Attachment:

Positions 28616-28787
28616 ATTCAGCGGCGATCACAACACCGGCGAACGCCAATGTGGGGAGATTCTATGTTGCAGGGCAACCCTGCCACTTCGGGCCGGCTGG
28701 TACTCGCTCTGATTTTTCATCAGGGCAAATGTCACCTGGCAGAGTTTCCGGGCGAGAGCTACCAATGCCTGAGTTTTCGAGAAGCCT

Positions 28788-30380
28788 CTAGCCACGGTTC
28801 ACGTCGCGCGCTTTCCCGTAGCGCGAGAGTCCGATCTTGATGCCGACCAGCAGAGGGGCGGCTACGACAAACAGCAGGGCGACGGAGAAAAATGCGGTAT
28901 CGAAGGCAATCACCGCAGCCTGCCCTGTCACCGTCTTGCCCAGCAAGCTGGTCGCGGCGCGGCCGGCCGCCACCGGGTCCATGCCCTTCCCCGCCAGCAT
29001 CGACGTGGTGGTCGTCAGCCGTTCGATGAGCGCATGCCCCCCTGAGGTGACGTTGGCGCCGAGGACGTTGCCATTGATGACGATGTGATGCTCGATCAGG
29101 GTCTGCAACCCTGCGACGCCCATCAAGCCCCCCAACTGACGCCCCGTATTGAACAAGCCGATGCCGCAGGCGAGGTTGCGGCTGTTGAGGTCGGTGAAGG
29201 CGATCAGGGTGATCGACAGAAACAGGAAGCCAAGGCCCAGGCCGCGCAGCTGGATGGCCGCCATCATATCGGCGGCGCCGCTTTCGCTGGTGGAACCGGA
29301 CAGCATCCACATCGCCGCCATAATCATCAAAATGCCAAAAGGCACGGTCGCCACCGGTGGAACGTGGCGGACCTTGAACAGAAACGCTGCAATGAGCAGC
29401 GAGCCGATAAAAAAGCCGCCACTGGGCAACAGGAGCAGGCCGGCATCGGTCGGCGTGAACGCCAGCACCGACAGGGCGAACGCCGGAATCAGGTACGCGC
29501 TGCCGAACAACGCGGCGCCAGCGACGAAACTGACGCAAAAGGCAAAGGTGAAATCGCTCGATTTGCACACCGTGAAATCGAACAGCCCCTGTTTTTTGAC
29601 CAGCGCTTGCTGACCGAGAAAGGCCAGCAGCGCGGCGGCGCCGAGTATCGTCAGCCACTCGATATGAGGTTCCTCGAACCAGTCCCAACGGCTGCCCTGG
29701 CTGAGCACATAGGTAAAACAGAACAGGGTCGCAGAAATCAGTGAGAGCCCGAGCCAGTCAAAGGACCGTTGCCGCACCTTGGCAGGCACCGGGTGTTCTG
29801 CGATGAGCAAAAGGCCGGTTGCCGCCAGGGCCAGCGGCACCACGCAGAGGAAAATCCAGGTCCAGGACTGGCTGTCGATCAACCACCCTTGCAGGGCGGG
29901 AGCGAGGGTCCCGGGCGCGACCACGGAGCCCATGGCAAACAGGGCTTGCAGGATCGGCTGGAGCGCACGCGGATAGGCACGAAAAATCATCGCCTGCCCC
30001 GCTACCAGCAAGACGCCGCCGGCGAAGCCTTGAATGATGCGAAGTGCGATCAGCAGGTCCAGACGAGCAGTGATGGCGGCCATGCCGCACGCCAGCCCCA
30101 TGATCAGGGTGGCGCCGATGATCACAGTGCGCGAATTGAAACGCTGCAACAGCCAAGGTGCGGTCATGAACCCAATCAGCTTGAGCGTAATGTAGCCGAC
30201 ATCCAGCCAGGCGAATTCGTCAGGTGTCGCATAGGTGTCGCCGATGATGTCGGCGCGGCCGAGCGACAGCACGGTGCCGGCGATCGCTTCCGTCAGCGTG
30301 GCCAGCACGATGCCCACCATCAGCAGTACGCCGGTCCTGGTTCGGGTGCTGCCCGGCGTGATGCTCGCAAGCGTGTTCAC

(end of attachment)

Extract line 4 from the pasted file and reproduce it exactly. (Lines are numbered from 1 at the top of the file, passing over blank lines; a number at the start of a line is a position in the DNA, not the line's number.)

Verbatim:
Positions 28788-30380